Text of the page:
Consider the fact that at age 40-43 years, the birth rate per cycle of treatment with injectible fertility drugs alone, or in combination with intrauterine insemination (IUI) is about 2% and 10-15 times higher with IVF performed in an IVF program of excellence. It follows that for childless women for whom the biological clock is ticking IVF is the treatment of choice.

In more than 80% of cases, embryo quality is a function of egg, (rather than sperm) chromosomal integrity. Age progressively increases the threshold risk of numerical chromosomal egg/embryo integrity (aneuploidy), which in turn is synonymous with egg/embryo “incompetence” (inability to propagate a viable pregnancy. In fact, by age 40-43 years, >85% of a woman’s eggs will be aneuploid resulting the embryos they propagate being “incompetent”. To make matters worse, as a woman ages beyond 40years she gets closer to the menopause. During this transition she progressively builds resistance to fertility drugs as well as a reciprocal decline in the number of eggs likely to be available at the time of egg retrieval. Thus, with fewer eggs available and a growing percentage of these being aneuploid (“incompetent”) the smaller will be the number of “competent” embryos available for transfer to the uterus. To add to the problem; there is virtually nothing that can be done to avoid the inevitable age-related decline on IVF outcome.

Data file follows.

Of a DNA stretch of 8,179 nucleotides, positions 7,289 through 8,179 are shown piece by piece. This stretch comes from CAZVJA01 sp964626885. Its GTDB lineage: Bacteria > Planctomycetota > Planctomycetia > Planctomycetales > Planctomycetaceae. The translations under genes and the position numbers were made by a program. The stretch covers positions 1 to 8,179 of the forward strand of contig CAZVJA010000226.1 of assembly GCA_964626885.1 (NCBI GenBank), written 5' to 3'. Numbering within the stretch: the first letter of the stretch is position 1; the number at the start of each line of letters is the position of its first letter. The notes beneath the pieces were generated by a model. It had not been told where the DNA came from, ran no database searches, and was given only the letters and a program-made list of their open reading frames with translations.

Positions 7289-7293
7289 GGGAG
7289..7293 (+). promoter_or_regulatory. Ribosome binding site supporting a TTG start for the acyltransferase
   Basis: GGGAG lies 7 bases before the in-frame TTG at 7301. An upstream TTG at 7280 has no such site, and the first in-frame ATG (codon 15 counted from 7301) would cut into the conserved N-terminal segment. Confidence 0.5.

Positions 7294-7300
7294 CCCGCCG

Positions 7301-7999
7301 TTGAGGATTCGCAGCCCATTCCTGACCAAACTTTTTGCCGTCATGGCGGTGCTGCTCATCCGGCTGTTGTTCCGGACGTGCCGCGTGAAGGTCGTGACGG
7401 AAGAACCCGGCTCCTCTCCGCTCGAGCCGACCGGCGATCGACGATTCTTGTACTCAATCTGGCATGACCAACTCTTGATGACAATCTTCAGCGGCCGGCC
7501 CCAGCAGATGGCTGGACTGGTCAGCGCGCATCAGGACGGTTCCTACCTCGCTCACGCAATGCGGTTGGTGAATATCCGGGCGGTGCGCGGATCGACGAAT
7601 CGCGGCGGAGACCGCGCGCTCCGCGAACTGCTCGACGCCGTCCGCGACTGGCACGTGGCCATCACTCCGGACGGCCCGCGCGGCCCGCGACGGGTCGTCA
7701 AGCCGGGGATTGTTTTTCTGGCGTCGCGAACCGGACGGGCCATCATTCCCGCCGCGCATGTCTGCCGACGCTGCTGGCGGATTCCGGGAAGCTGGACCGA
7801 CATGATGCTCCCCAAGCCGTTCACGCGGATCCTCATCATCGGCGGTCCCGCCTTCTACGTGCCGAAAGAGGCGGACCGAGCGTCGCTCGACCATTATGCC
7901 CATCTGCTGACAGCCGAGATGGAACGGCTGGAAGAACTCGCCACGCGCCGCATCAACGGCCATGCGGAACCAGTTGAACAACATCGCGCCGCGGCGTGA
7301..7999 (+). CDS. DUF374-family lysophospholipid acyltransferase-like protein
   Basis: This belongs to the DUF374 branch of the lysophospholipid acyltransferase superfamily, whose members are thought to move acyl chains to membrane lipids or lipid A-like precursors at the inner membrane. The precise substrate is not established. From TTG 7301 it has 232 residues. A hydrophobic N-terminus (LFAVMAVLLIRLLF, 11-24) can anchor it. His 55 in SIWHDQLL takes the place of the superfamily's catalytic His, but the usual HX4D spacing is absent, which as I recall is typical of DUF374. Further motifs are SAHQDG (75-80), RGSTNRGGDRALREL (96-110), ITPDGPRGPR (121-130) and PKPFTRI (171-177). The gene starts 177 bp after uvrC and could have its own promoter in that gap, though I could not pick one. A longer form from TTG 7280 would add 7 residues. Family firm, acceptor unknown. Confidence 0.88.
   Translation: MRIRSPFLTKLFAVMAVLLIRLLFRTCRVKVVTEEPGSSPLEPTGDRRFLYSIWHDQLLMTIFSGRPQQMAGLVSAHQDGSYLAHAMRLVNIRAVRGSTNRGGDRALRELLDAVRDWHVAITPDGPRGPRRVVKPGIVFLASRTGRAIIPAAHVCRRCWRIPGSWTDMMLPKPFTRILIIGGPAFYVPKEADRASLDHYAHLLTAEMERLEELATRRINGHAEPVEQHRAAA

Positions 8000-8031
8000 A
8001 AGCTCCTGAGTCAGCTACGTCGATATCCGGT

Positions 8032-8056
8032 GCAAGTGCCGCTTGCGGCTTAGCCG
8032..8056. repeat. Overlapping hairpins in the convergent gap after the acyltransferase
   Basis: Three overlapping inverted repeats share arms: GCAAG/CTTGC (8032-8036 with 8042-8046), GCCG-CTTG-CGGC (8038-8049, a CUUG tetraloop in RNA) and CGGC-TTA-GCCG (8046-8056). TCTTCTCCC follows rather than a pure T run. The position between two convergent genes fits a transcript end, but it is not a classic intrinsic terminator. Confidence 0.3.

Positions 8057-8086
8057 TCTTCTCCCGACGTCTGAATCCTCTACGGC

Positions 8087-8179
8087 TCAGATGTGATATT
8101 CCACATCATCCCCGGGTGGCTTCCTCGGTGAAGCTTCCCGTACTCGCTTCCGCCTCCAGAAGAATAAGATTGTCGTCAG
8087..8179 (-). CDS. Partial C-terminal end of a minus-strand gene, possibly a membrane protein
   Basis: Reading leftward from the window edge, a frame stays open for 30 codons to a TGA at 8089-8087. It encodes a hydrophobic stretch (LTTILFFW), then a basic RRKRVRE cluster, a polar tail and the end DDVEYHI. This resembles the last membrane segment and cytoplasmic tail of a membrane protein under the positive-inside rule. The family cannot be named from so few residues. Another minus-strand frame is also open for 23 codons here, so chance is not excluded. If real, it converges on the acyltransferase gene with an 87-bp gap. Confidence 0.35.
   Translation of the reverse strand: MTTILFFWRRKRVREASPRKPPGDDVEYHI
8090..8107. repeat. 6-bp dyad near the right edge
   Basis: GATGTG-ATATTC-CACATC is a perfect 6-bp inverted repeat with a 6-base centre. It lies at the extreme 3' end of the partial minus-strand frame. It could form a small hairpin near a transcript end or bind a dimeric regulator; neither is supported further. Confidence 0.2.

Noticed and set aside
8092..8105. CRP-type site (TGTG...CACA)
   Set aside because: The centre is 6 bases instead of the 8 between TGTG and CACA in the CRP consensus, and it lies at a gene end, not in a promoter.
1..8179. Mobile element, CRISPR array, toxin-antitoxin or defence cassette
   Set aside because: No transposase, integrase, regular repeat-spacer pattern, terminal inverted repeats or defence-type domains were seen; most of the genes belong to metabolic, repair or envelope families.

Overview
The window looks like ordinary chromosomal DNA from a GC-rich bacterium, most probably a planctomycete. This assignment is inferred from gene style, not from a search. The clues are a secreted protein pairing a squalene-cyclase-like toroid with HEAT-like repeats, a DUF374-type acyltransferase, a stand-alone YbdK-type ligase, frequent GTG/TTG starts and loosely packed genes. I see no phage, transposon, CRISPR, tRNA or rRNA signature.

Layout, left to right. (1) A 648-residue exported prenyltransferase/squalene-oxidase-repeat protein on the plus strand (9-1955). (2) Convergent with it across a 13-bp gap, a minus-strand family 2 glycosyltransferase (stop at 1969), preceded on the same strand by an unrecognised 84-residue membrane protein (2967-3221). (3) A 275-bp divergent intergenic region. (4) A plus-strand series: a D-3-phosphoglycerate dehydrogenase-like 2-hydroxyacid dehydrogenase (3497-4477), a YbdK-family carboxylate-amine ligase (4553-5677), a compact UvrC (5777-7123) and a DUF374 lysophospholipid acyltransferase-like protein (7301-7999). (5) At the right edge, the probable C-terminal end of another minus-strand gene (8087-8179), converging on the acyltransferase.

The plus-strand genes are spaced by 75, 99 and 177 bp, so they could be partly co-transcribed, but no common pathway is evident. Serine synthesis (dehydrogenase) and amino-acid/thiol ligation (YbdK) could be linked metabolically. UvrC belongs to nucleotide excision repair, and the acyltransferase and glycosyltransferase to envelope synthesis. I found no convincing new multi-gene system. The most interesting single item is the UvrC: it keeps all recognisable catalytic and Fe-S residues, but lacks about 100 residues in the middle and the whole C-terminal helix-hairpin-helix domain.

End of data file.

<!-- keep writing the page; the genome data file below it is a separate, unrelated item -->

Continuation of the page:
The only way to increase the overall likelihood of successful IVF in older women is to:

  1. Avoid compromising of egg development in the course of controlled ovarian stimulation (COS) by tailoring (“customizing”) the protocols to meet individual needs (avoiding a “same size fits all approach,
  2. Maximize the number of “competent” embryos and stockpiling them over several cycles and then
  3. Identifying the “competent” embryos for selective transfer to the uterus by testing them through preimplantation genetic testing (PGT/PGS) using Next Generation Gene Sequencing (NGS)

Thus, as involuntarily childless women approach age 40 years of age, they are under the gun and the sooner they make the decision to proceed to IVF, rather than waste valuable time on other (lesser) treatment options, the better. The fact is that once on the move the biological clock can unfortunately not be reset.

For women over 43 years, using own eggs is associated with a very low yield of “competent, euploid embryos, making IVF with egg donation the preferred approach.